What could it all mean? What, indeed?
THE WHITE CAVALIER
While Hugh Henfrey was travelling along that winding road over high headlands and down steep gradients to the sea which stretched the whole length of the Italian Riviera, Dorise Ranscomb in a white silk domino and black velvet mask was pretending to enjoy herself amid the mad gaiety at the Casino in Nice.
The great bal blanc is always one of the most important events of the Nice season, and everyone of note wintering on the Riviera was there, yet all carefully masked, both men and women.
“I wonder what prevented Hugh from coming with us, mother?” the girl remarked as she sat with Lady Ranscomb watching the merriment and the throwing of serpentines and confetti.
“I don’t know. He certainly ought to have let me know, and not have kept me waiting nearly half an hour, as he did,” her mother snapped.
The girl did not reply. The truth was that while her mother and the Count had been waiting for Hugh’s appearance, she had gone to the telephone and inquired for Mr. Henfrey. Walter Brock had spoken to her.
“I’m awfully sorry, Miss Ranscomb,” he had replied. “But I don’t know where Hugh can be. I’ve just been up to his room, but his fancy dress is there, flung down as though he had suddenly discarded it and gone out. Nobody noticed him leave. The page at the door is certain that he did not go out. So he must have left by the staff entrance.”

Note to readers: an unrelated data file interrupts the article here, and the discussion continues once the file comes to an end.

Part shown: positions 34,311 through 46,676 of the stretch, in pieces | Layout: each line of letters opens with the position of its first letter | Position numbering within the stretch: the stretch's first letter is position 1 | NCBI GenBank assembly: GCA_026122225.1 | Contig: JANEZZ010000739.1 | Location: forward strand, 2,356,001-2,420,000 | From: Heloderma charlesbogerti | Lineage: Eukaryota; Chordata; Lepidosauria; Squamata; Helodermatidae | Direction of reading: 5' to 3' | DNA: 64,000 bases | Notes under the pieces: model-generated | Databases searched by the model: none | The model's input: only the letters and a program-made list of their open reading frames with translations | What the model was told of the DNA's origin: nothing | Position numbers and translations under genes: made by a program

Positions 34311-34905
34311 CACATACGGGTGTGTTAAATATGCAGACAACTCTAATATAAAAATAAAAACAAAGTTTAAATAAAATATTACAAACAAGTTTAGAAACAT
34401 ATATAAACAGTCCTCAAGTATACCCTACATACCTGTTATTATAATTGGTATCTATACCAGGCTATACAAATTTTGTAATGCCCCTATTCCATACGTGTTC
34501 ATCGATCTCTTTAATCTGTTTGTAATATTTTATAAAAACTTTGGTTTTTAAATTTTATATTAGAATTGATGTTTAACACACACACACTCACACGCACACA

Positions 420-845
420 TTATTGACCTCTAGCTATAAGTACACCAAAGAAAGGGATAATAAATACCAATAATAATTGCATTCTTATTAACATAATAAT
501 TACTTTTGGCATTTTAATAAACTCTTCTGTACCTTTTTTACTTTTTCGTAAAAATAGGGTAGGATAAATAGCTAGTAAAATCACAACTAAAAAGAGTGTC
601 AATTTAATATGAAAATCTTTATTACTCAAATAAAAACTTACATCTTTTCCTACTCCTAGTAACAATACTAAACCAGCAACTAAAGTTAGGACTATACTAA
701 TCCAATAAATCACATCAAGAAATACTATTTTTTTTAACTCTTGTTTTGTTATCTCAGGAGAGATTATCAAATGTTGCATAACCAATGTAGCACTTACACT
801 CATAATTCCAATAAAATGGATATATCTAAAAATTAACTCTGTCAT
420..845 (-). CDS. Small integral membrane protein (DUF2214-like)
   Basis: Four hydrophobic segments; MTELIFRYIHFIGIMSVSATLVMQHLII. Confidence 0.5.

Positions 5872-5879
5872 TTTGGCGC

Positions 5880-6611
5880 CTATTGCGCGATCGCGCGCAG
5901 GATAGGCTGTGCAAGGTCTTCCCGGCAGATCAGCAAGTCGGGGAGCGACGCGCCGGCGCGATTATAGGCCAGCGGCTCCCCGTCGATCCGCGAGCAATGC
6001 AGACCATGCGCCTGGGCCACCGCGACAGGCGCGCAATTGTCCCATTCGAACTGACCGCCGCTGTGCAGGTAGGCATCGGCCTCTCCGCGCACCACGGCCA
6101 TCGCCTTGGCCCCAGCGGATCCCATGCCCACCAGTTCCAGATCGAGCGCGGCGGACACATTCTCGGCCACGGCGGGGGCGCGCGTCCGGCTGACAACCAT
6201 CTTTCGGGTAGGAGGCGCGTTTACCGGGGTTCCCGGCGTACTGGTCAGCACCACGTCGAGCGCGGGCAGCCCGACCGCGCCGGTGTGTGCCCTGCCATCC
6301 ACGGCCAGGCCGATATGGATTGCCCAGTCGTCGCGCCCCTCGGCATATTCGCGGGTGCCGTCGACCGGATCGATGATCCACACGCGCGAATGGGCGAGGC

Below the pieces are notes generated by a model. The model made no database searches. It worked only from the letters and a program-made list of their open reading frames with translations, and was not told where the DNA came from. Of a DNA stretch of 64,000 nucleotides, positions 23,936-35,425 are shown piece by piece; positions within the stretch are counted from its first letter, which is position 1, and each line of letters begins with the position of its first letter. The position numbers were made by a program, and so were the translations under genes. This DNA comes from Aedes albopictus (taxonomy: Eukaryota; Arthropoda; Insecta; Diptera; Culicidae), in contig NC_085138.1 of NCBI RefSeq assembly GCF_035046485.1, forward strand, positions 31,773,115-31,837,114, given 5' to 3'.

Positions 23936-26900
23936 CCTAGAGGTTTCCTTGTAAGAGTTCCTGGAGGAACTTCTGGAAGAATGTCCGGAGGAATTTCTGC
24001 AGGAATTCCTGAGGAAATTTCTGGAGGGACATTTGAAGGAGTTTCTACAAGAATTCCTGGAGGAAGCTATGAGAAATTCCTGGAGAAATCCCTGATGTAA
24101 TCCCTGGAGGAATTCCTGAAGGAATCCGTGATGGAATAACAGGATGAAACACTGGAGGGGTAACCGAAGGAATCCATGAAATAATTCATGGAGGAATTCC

“That’s very curious, isn’t it?” Dorise remarked.
“Very. I can’t understand it.”
“But he promised to go with us to the ball at Nice to-night!”
“Well, Miss Ranscomb, all I can think is that something—something very important must have detained him somewhere.”
Walter knew that his friend was suspected by the police, but dared not tell her the truth. Hugh’s disappearance had caused him considerable anxiety because, for aught he knew, he might already be arrested.
So Dorise, much perplexed, but resolving not to say to her mother that she had telephoned to the Palmiers, rejoined the Count in the hotel lounge, where they waited a further ten minutes. Then they entered the car and drove along to Nice.
There are few merrier gatherings in all Europe than the bal blanc. The Municipal Casino, at all times the center of revelry, of mild gambling, smart dresses and gay suppers, is on that night an amazing spectacle of black and white. The carnival colours—the two shades of colour chosen yearly by the International Fetes Committee—are abandoned, and only white is worn.